In general, an efficient archiving and a rapid traceability of relevant documents are those two core arguments for electronic documentation in healthcare. A patient’s individual data collection certainly does more: Especially if it is fairly complete it can serve as a basis for automatic analyses. Such solutions make things easier for a physician to identify patients qualified for certain therapies.
Whether abuse is impending or not – the light will tell
Some of it is reality today: For example diverse EDP-manufacturers for physicians’ offices provide software modules allowing the physician to identify patients suitable for e.g. a disease management program or for an extra-budgetary contract. Diagnostically directed IT-solutions are available as well – the simplest one warning in cases of peculiar lab constellations. What Dr. Ben Reis of the Children’s Hospital Informatics Program at Harvard Medical School and other experts are now tossing in the debate in the journal BMJ (2009; 339:b3677) goes the extra mile. In a study they examined whether it is possible to determine whether longitudinal data in patients’ historical records, commonly available in electronic health record systems, can be used to predict a patient’s future risk for getting a diagnosis of domestic abuse. Reis emphasizes: “Physicians normally do not have the time to study patient files intensively if they only get to briefly meet the patient face to face. This leads to domestic violence remaining undiscovered for years. The actual diagnosis often is hidden behind acute afflictions seeming to be the apparent reason for visiting the doctor.” The thesis: An automatic algorithm could be a remedial measure warning the physician of potential abuse in case of certain risk constellations.
Many visits in the emergency room as a predictor for abuse
In order to develop such an algorithm, the scientists looked at more than half a million patient data collected without gaps in the medical documentation for over four years or more. In the beginning they used ICD 9 codes to identify cases of abuse, on one hand those codes directly linked to domestic violence. On the other hand they used a number of related codes perhaps indicating domestic violence but not necessarily. Mainly codes for intentionally produced injuries, for human bites or attempted poisoning fall into this category as well as codes associated with neglect of children or relatives. Based on this data, a software was developed trying to predict potential cases of abuse independent from the ICD coding by means of factors like the number of stays in the hospital respectively in the emergency room or also by type of diagnoses. The validation was performed with the entire database in order to see how reliable and in which stage, i. e. how early risk candidates for domestic abuse can be identified. In addition to the pure number of visits at the doctor’s office for example injuries and various psychological disorders correlated with the risk for domestic violence. Alcoholism and poisonings were predictive mainly for women while affective disorders were leading the way for men when it comes to abuse.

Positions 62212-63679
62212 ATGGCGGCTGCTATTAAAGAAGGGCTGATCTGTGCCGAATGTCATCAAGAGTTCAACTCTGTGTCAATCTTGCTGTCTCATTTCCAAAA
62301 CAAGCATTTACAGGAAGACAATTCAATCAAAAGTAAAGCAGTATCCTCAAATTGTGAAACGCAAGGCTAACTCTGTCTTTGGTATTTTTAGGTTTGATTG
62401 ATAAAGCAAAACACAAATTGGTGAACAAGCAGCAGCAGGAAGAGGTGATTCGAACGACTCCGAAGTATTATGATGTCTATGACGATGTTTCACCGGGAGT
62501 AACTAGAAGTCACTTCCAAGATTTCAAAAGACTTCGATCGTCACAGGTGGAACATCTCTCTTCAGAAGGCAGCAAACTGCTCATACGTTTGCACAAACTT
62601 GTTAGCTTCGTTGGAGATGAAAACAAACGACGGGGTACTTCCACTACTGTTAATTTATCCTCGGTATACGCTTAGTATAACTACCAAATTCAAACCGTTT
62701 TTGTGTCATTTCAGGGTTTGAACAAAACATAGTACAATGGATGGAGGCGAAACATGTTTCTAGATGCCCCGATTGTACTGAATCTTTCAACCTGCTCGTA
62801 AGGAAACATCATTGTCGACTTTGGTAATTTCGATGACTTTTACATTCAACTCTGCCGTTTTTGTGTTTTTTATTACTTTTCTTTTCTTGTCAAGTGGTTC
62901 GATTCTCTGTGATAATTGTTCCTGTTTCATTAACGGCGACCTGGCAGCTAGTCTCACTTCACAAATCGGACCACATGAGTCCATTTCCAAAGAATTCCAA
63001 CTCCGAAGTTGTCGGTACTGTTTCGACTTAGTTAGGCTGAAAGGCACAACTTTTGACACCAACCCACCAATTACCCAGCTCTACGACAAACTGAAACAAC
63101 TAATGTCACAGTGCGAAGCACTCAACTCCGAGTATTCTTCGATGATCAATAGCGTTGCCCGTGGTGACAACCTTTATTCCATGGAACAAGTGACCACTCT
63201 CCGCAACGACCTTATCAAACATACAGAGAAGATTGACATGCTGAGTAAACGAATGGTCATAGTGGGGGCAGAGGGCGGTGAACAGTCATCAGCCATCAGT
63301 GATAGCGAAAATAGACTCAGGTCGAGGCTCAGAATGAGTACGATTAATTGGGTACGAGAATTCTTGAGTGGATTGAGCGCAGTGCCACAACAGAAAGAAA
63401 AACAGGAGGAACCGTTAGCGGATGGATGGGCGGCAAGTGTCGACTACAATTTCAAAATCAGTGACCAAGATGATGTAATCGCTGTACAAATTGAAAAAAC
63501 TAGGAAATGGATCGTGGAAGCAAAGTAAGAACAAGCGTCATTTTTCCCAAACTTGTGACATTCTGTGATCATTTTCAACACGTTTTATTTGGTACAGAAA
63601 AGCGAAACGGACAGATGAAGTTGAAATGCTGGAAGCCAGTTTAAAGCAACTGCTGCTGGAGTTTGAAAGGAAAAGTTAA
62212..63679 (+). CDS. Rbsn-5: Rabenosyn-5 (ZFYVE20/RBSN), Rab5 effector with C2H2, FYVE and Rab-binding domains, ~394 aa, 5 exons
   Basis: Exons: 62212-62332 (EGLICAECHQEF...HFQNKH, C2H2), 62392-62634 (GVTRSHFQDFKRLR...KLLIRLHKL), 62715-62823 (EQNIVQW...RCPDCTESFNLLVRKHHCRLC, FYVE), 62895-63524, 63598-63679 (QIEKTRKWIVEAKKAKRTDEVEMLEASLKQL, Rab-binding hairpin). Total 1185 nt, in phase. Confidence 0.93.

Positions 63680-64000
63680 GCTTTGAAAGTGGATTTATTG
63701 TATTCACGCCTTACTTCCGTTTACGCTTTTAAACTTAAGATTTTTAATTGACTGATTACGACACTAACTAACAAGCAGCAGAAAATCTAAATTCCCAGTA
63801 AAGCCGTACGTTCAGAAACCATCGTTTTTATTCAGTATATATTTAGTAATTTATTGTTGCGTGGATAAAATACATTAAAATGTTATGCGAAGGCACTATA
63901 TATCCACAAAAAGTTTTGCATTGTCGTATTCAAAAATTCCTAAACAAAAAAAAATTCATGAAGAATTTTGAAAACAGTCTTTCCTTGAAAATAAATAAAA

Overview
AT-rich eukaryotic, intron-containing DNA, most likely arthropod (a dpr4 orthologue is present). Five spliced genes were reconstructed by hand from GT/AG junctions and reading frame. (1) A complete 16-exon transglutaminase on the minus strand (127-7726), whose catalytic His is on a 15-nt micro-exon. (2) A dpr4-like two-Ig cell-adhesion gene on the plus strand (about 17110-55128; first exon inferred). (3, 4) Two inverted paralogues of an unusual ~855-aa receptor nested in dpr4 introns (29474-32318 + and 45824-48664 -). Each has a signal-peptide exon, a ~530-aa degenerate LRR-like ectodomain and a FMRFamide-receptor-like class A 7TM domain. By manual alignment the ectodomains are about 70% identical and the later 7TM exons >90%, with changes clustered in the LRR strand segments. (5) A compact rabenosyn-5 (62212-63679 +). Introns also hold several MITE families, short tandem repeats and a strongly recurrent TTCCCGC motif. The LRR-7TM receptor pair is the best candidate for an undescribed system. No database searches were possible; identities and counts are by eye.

Software sometimes warns years ahead
The actually interesting question now was how well the algorithm really was working. And here we have to say that the US experts actually did a pretty good job. For example: They achieved a sensitivity of nearly 90 percent for the prediction of later abuse diagnoses. With a tolerance limit of 15% of false alarms, the sensitivity was still at 80%. As an average, the allocation of risks was successful 10 to 30 months prior to the actual diagnosis of abuse. That’s pretty good for a first attempt and scientist Reis is accordingly confidential: “The more data is available the larger the potential to make the vision of predictive medicine a reality with this method using large amounts of information to identify individual risks for disorders.”
On one hand this is right. On the other hand, of course ethic questions occur with this quasi-industrialized prediction of domestic abuse which would not occur like that with the identification of DMP-candidates or also with patients with an increased cardiovascular risk. A ”suspected diagnosis“ of abuse not only stigmatizes the patient but also his or her family. If it is wrong in an individual case and if this misinformation – for example due to IT systems not secured well – falls into the hand of a third person, it might cause considerable human damage. Such constellations already exist today, though. Nobel laureate Harald zur Hausen for example recently warned his colleagues to be careful with jumping into the conclusion of sexual abuse in cases of young girls suffering from genital warts. However, these are individual cases. A software though might make general suspicions a mass phenomenon.